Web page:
A plan of the canal between Birmingham and Wolverhampton with the collateral cut to the Wednesbury coal mines. A bare bones design; hatching and wooded areas are not shown, but small vignettes for prominent churches along the way are drawn, and what are most likely coat pits are drawn as discs containing dots in their centres., This plan differs somewhat from the available GIS data. Therefore rubbersheeting may be necessary. The scale was calculated from the map's scale bar, and the coordinates were derived via georeferencing.
A Plan of the Navigable Canal now making from the City of Chester to Middlewich, and of the Branch from A to Naintwich
A Plan of the Navigable Canal now making from the City of Chester to Middlewich, and of the Branch from A to Naintwich
The map shows planning the canal with little details., A plan of the canal from Chester to Middlewich, Cheshire, with a branch SE to Nantwich. Often these canals closely follow existing rivers, but in this instance the canal is quite independent . The plan has little in the way of ornamentation; the north arrow is identical to that of WKM-J-181 except the crosshair is only encircled once. The map is a good candidate for rubber sheeting as it does not match well within a GIS. The scale was calculated from the map's scale bar, and the coordinates were derived via georeferencing.
A Plan of the Old Navigation from Liverpool to Manchester, (in part ) & of the Duke of Bridgewaters Canal, from the Coal Mine to Manchester, & to Stratford
A Plan of the Old Navigation from Liverpool to Manchester, (in part ) & of the Duke of Bridgewaters Canal, from the Coal Mine to Manchester, & to Stratford
Plan of roads between Liverpool and Manchester. Details include canal from Coal Mine to Manchester and Stradford. Dotted lines indicate old routes traveled to towns before the canal was built., Road and canal map/ There is no scale to interpret.
A Plan of the Propos'd NAVIGABLE CANAL from the Leeds & Liverpool Canal near Eccleston in the County Palatine of Lancaster, to Kendal in Westmorland, Survey'd in 1772, by Rob't Whitworth
A Plan of the Propos'd NAVIGABLE CANAL from the Leeds & Liverpool Canal near Eccleston in the County Palatine of Lancaster, to Kendal in Westmorland, Survey'd in 1772, by Rob't Whitworth
The plan is sparse in cartographic ornamentation. It depicts schematic for the proposed hydrographic system. The lengths and rises of the locks reside in the table below centre., The lengths and rises of the locks reside in the table below centre. The map is orient with West at the top. The scale was calculated from the map's scale bar, and the coordinates were derived via georeferencing.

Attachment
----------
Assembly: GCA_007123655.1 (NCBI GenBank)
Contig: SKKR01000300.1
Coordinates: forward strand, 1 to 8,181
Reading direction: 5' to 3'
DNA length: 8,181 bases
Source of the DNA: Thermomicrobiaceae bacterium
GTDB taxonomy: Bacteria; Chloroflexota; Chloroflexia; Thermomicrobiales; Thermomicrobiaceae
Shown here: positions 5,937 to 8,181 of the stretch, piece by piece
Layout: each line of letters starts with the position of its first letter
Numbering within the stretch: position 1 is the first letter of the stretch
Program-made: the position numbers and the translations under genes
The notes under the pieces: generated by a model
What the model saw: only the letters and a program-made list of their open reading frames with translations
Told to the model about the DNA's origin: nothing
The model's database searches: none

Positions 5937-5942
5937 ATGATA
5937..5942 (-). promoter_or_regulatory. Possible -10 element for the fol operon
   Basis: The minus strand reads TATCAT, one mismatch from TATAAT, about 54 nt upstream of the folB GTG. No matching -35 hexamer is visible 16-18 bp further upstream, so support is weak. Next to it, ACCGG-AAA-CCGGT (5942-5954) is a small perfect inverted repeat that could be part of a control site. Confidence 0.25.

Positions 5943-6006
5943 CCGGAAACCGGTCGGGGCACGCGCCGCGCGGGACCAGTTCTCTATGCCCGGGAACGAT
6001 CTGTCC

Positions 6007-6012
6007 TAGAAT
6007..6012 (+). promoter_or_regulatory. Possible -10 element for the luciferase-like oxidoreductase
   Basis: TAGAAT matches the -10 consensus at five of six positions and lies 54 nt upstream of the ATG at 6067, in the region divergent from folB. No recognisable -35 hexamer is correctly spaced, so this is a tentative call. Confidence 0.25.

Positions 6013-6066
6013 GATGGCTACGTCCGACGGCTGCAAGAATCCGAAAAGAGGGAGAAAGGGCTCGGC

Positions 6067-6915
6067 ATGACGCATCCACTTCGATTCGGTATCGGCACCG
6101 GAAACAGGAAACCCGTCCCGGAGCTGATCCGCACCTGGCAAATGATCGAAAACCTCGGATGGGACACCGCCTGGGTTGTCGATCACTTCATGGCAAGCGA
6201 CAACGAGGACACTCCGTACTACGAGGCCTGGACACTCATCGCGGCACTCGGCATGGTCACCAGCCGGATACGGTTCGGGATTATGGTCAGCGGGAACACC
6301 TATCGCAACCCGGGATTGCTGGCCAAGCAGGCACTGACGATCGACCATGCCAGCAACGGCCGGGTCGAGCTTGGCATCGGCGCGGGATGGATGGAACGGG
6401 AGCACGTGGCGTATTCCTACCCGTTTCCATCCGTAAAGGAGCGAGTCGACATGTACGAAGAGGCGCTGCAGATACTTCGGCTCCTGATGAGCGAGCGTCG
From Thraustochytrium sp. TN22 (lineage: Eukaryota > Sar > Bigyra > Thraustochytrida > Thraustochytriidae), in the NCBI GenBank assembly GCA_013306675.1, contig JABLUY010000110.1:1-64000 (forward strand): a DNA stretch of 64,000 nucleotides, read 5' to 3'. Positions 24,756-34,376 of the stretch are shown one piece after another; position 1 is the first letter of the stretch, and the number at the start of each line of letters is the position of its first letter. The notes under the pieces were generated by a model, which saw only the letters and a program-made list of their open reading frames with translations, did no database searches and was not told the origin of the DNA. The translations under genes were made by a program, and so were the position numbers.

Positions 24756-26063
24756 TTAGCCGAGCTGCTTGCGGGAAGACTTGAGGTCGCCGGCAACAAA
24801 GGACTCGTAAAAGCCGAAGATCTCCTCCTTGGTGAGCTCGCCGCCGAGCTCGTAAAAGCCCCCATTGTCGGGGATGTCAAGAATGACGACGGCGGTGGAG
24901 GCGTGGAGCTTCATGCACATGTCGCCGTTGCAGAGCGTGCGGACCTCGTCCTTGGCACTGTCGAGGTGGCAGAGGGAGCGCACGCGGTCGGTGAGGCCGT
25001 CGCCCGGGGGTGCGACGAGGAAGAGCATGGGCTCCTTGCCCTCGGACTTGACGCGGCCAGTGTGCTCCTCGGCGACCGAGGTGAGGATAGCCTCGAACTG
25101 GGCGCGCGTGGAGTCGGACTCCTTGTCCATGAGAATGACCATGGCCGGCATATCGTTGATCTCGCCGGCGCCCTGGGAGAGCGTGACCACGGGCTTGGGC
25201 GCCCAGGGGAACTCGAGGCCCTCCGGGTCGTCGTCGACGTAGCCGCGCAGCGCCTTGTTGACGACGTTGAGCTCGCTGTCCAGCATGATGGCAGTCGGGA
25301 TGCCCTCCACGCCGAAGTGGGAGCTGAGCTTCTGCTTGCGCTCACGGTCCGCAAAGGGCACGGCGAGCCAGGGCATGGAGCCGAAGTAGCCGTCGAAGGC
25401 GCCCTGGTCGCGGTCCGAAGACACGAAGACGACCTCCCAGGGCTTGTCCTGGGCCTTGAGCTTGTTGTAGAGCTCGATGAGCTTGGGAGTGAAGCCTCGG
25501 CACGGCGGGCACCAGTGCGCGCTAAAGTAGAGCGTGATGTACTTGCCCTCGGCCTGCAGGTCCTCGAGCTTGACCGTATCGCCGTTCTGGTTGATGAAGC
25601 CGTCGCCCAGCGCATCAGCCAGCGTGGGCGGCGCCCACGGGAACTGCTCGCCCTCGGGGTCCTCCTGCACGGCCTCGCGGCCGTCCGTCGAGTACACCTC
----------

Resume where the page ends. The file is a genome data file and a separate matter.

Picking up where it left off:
A Plan of the RIVER THAMES, from Boulters Lock to Mortlake in SURRY; From an Actual Survey, taken in 1770
A Plan of the RIVER THAMES, from Boulters Lock to Mortlake in SURRY; From an Actual Survey, taken in 1770
"An antique canal map entitled ""A Plan of the River Thames from Boulters Lock to Mortlake in Surrey. From an actual Survey taken in 1770."" Published in 1771 the map was later coloured by hand. The plan simply details the course of the River Thames from Boulters Lock to Mortlake., The distance in miles, furlongs, chains, feet, and inches (presuming that the numbers right of the divider do not correspond to an average depth; article does not say) from one bridge to the next along the river are tabled in the bottom left. The scale was calculated from the scale bar and the coordinates were derived via georeferencing. This plan matches reasonably well within a GIS.
A Plan of the River Tees, and of the intended NAVIGABLE CANAL from Stockton by Darlington to Winston, in the Bishoprick of Durham
A Plan of the River Tees, and of the intended NAVIGABLE CANAL from Stockton by Darlington to Winston, in the Bishoprick of Durham
In typical Whitworth style it reads more as a schematic than a map of the time, relaying necessary information without ornamentation. The specifics of each lock are within the table located to the bottom left of the map., A plan of an intended canal between Staindrop and modern day Stockton-on-Tees, both located in County Durham, England. Good candidate for rubber sheeting as hydrologic features do not match well with a GIS. The scale of the map was calculated from the scale bar, and the coordinates were derived via georeferencing.